“It was already evening when, having cut as much of the best meat as we could carry from the bull, and tied a red handkerchief and some tufts of grass to his spiral horns, which, by the way, must have been nearly five feet in length, in the hope of keeping the jackals and aasvögels (vultures) from him, we finally got back to camp, to find Pharaoh, who was getting rather anxious at our absence, ready to greet us with the pleasing intelligence that another ox was sick. But even this dreadful bit of intelligence could not dash Harry’s spirits; the fact of the matter being that, incredible as it may appear, I do verily believe that in his heart of hearts he set down the death of that koodoo to the credit of his own skill. Now, though the lad was a pretty shot enough, this of course was ridiculous, and I told him so very plainly.
“By the time that we had finished our supper of koodoo steaks (which would have been better if the koodoo had been a little younger), it was time to get ready for Jim-Jim’s murderess again. Accordingly we determined to again expose the unfortunate sick ox, that was now absolutely on its last legs, being indeed scarcely able to stand. All the afternoon Pharaoh told us it had been walking round and round in a circle as cattle in the last stage of redwater generally do. Now it had come to a standstill, and was swaying to and fro with its head hanging down. So we tied him up to the stump of the tree as on the previous night, knowing that if the lioness did not kill him he would be dead by morning. Indeed I was afraid that he would die at once, in which case he would be of but little use as a bait, for the lion is a sportsmanlike animal, and unless he is very hungry generally prefers to kill his own dinner, though when once killed he will come back to it again and again.
“Then we again went through our experience of the previous night, sitting there hour after hour, till at last Harry fell fast asleep, and even I, though I am accustomed to this sort of thing, could scarcely keep my eyes open. Indeed I was just dropping off, when suddenly Pharaoh gave me a push.
“‘Listen!’ he whispered.
“I was awake in a second, and listening with all my ears. From the clump of bush to the right of the lightning-shattered stump to which the sick ox was tied came a faint crackling noise. Presently it was repeated. Something was moving there, faintly and quietly enough, but still moving perceptibly, for in the intense stillness of the night any sound seemed loud.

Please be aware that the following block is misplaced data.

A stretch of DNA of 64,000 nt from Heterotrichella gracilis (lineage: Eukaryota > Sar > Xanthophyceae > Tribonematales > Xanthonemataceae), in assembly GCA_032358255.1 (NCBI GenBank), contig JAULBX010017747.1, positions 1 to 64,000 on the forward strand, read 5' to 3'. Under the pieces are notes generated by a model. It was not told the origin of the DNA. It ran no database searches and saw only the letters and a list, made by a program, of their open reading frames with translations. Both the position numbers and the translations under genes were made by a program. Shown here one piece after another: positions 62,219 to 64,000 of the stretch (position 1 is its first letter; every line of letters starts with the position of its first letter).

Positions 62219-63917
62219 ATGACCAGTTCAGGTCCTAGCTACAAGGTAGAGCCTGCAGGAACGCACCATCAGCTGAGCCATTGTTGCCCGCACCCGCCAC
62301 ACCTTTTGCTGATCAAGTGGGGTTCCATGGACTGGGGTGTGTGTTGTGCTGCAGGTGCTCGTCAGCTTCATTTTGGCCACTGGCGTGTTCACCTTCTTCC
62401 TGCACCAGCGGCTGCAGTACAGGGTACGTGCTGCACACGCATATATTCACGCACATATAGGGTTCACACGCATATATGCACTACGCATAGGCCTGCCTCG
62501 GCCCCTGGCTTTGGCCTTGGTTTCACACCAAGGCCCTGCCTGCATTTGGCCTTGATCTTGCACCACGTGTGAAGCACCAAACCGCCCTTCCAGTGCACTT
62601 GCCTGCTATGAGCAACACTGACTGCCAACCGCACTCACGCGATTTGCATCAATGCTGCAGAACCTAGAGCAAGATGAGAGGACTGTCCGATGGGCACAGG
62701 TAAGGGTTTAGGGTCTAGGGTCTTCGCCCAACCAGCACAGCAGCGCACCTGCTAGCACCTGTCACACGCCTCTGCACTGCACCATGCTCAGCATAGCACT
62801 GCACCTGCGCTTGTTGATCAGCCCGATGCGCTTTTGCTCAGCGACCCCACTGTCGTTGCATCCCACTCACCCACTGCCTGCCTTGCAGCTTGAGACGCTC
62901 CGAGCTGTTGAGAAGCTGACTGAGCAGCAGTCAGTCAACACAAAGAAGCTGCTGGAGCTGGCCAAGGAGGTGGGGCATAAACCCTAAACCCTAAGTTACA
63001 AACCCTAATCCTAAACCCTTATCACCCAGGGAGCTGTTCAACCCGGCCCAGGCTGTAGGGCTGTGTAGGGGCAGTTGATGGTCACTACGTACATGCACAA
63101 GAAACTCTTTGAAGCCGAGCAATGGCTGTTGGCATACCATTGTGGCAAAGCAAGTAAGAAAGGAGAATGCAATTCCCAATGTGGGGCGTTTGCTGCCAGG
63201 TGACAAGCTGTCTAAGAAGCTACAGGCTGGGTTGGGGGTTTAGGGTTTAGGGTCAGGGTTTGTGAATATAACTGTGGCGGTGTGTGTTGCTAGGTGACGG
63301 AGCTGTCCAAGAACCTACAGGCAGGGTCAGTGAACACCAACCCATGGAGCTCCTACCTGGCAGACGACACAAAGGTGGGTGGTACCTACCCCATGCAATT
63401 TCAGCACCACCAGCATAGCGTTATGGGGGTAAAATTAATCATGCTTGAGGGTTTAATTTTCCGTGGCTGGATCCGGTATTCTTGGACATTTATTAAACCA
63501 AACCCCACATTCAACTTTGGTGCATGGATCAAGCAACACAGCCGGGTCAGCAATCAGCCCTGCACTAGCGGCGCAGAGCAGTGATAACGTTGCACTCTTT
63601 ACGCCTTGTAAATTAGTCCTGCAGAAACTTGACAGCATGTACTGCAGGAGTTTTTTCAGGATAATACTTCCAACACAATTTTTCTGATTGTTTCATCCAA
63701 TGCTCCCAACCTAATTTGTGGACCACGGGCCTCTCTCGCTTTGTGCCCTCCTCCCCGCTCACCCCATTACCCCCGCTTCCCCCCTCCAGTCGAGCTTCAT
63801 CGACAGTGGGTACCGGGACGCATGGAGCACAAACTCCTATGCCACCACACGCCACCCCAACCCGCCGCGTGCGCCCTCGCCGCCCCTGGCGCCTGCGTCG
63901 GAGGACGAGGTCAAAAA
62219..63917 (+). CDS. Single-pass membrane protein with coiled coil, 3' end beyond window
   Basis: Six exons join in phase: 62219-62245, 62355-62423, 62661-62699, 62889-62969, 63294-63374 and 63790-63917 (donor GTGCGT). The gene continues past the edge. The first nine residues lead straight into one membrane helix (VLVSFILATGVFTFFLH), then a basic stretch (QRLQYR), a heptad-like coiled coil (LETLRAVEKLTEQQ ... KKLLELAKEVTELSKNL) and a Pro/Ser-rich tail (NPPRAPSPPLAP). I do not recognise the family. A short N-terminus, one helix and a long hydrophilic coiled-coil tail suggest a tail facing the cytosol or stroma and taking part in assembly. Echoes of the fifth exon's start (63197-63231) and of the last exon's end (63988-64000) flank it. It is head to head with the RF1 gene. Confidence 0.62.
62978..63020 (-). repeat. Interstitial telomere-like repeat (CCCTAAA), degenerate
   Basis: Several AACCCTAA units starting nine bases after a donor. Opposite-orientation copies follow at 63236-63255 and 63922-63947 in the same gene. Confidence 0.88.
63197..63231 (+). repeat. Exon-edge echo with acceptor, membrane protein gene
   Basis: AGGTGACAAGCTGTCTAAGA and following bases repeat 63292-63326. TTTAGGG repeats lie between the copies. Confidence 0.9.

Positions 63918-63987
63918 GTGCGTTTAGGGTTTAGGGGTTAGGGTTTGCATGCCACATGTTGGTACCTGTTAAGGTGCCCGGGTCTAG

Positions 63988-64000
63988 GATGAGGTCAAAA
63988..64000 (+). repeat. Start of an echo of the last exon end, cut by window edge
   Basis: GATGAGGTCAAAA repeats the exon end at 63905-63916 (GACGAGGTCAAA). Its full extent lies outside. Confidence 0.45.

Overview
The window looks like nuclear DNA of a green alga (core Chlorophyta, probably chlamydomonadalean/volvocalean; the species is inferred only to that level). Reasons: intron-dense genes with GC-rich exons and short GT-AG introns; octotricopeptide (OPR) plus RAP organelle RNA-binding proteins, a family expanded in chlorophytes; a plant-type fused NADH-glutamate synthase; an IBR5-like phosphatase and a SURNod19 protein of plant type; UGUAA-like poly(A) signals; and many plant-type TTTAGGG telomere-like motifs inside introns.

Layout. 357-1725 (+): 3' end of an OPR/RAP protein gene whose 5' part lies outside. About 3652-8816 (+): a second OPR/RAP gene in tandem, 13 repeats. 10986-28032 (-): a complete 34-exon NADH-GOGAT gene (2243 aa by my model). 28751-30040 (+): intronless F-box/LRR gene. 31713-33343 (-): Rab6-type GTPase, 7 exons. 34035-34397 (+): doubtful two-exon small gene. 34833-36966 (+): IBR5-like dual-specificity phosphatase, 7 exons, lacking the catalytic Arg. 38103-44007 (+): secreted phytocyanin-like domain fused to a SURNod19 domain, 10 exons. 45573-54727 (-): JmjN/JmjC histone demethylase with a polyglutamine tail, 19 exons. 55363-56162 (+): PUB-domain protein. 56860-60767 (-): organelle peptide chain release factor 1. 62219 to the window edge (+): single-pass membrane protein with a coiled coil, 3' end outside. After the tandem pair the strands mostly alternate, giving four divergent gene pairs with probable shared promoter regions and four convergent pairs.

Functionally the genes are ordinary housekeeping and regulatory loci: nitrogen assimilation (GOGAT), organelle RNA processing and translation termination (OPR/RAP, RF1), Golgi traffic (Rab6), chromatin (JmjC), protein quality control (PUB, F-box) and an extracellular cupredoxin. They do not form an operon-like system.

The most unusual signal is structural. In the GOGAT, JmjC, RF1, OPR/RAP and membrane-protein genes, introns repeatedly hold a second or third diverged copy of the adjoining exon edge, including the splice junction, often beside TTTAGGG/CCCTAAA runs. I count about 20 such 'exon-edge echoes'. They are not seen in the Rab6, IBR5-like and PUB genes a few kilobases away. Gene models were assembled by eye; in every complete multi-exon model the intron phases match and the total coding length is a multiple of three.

“I woke up Harry, who instantly said, ‘Where is she? where is she?’ And began to point his rifle about in a fashion that was more dangerous to us and the oxen than to any possible lioness.
“‘Be quiet!’ I whispered savagely; and as I did so, with a low and hideous growl a flash of yellow light sped out of the clump of bush, past the ox, and into the corresponding clump upon the other side. The poor sick brute gave a sort of groan, and staggered round and then began to tremble; I could see it do so clearly in the moonlight, which was now very bright, and I felt a brute for having exposed the unfortunate animal to such agony as he must undoubtedly be undergoing. The lioness, for it was she, passed so quickly that we could not even distinguish her movements, much less fire. Indeed at night it is absolutely useless to attempt to shoot unless the object is very close and standing perfectly still, and then the light is so deceptive and it is so difficult to see the foresight that the best shot will miss more often than he hits.
“‘She will be back again presently,’ I said; ‘look out, but for Heaven’s sake don’t fire unless I tell you to.’
“Hardly were the words out of my mouth when back she came, and again passed the ox without striking him.
“‘What on earth is she doing?’ whispered Harry.
“‘Playing with it as a cat does a mouse, I suppose. She will kill it presently.’
“As I spoke, the lioness once more flashed out of the bush, and this time sprang right over the doomed and trembling ox. It was a beautiful sight to see her clear him in the bright moonlight, as though it were a trick which she had been taught.
“‘I believe that she has escaped from a circus,’ whispered Harry; ‘it’s jolly to see her jump.’
“I said nothing, but I thought to myself that if it was, Master Harry did not quite appreciate the performance, and small blame to him. At any rate, his teeth were chattering a little.
“Then came a longish pause, and I began to think that she must have gone away, when suddenly she appeared again, and with one mighty bound landed right on to the ox, and struck it a frightful blow with her paw.
“Down it went, and lay on the ground kicking feebly. She put down her wicked-looking head, and, with a fierce growl of contentment, buried her long white teeth in the throat of the dying animal. When she lifted her muzzle again it was all stained with blood. She stood facing us obliquely, licking her bloody chops and making a sort of purring noise.
“‘Now’s our time,’ I whispered, ‘fire when I do.’